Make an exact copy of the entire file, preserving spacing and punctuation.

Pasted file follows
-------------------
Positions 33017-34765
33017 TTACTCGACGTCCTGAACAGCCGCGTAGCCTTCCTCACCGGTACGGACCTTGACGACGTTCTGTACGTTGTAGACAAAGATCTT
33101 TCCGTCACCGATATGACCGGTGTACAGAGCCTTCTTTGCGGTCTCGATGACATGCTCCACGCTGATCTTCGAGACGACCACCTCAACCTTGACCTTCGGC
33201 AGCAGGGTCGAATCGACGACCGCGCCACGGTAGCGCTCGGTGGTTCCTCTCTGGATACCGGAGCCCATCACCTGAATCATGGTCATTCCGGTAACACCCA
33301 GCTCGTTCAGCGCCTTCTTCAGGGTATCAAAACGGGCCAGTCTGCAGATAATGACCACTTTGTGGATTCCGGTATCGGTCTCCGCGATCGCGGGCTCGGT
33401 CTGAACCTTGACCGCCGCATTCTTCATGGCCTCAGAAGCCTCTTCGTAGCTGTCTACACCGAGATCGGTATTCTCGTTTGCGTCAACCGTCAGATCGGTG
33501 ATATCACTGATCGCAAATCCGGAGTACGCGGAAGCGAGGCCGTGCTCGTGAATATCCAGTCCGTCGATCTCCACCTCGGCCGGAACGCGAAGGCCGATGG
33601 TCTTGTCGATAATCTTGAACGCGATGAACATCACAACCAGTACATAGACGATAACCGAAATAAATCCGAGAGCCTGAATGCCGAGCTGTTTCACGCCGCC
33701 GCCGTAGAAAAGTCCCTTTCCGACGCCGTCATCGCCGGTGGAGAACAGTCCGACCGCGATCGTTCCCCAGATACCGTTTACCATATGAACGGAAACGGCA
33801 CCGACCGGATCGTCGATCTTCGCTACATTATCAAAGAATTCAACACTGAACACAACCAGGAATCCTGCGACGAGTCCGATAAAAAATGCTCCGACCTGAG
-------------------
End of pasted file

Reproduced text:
Positions 33017-34765
33017 TTACTCGACGTCCTGAACAGCCGCGTAGCCTTCCTCACCGGTACGGACCTTGACGACGTTCTGTACGTTGTAGACAAAGATCTT
33101 TCCGTCACCGATATGACCGGTGTACAGAGCCTTCTTTGCGGTCTCGATGACATGCTCCACGCTGATCTTCGAGACGACCACCTCAACCTTGACCTTCGGC
33201 AGCAGGGTCGAATCGACGACCGCGCCACGGTAGCGCTCGGTGGTTCCTCTCTGGATACCGGAGCCCATCACCTGAATCATGGTCATTCCGGTAACACCCA
33301 GCTCGTTCAGCGCCTTCTTCAGGGTATCAAAACGGGCCAGTCTGCAGATAATGACCACTTTGTGGATTCCGGTATCGGTCTCCGCGATCGCGGGCTCGGT
33401 CTGAACCTTGACCGCCGCATTCTTCATGGCCTCAGAAGCCTCTTCGTAGCTGTCTACACCGAGATCGGTATTCTCGTTTGCGTCAACCGTCAGATCGGTG
33501 ATATCACTGATCGCAAATCCGGAGTACGCGGAAGCGAGGCCGTGCTCGTGAATATCCAGTCCGTCGATCTCCACCTCGGCCGGAACGCGAAGGCCGATGG
33601 TCTTGTCGATAATCTTGAACGCGATGAACATCACAACCAGTACATAGACGATAACCGAAATAAATCCGAGAGCCTGAATGCCGAGCTGTTTCACGCCGCC
33701 GCCGTAGAAAAGTCCCTTTCCGACGCCGTCATCGCCGGTGGAGAACAGTCCGACCGCGATCGTTCCCCAGATACCGTTTACCATATGAACGGAAACGGCA
33801 CCGACCGGATCGTCGATCTTCGCTACATTATCAAAGAATTCAACACTGAACACAACCAGGAATCCTGCGACGAGTCCGATAAAAAATGCTCCGACCTGAG